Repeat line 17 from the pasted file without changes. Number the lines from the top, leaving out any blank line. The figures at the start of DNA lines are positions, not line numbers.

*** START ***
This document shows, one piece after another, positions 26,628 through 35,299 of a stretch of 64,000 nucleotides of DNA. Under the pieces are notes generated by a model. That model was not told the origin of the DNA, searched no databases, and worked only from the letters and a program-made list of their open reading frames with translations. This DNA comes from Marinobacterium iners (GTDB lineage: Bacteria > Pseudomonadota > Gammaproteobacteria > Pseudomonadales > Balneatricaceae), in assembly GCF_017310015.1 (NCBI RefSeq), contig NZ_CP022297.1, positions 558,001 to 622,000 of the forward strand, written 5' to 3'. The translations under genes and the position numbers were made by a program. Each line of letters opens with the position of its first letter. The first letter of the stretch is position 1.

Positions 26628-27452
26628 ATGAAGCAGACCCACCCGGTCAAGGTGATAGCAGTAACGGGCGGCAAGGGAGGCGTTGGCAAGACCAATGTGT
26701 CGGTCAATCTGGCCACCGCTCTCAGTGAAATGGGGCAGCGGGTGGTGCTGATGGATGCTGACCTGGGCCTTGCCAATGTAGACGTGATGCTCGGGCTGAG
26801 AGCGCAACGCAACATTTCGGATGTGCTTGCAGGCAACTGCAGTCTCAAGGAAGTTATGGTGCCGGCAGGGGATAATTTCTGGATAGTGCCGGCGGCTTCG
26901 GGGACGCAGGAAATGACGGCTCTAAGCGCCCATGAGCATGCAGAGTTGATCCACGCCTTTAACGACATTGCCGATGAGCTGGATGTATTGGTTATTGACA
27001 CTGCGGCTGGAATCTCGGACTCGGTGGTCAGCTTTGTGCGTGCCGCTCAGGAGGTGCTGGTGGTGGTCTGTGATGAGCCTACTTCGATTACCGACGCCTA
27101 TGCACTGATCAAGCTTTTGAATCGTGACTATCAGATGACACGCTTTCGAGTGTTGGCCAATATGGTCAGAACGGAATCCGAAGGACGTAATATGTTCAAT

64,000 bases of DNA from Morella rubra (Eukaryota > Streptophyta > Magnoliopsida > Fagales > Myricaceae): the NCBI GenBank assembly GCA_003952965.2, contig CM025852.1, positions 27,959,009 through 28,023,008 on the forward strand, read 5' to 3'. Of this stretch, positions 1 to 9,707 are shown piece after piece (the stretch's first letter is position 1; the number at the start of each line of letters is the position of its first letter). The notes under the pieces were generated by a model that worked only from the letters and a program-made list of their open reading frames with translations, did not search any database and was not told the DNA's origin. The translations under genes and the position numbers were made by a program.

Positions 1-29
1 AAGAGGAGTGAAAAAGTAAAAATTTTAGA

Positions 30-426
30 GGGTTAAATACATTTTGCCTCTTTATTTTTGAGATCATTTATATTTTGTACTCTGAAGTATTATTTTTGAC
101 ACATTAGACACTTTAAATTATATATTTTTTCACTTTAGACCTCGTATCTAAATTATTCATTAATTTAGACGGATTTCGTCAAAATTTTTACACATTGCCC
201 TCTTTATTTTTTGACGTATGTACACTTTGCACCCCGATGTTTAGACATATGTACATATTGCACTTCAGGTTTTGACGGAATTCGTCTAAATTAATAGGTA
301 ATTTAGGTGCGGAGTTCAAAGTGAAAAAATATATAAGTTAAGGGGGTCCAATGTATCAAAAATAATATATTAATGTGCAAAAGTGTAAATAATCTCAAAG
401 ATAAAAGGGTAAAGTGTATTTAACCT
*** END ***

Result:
401 ATAAAAGGGTAAAGTGTATTTAACCT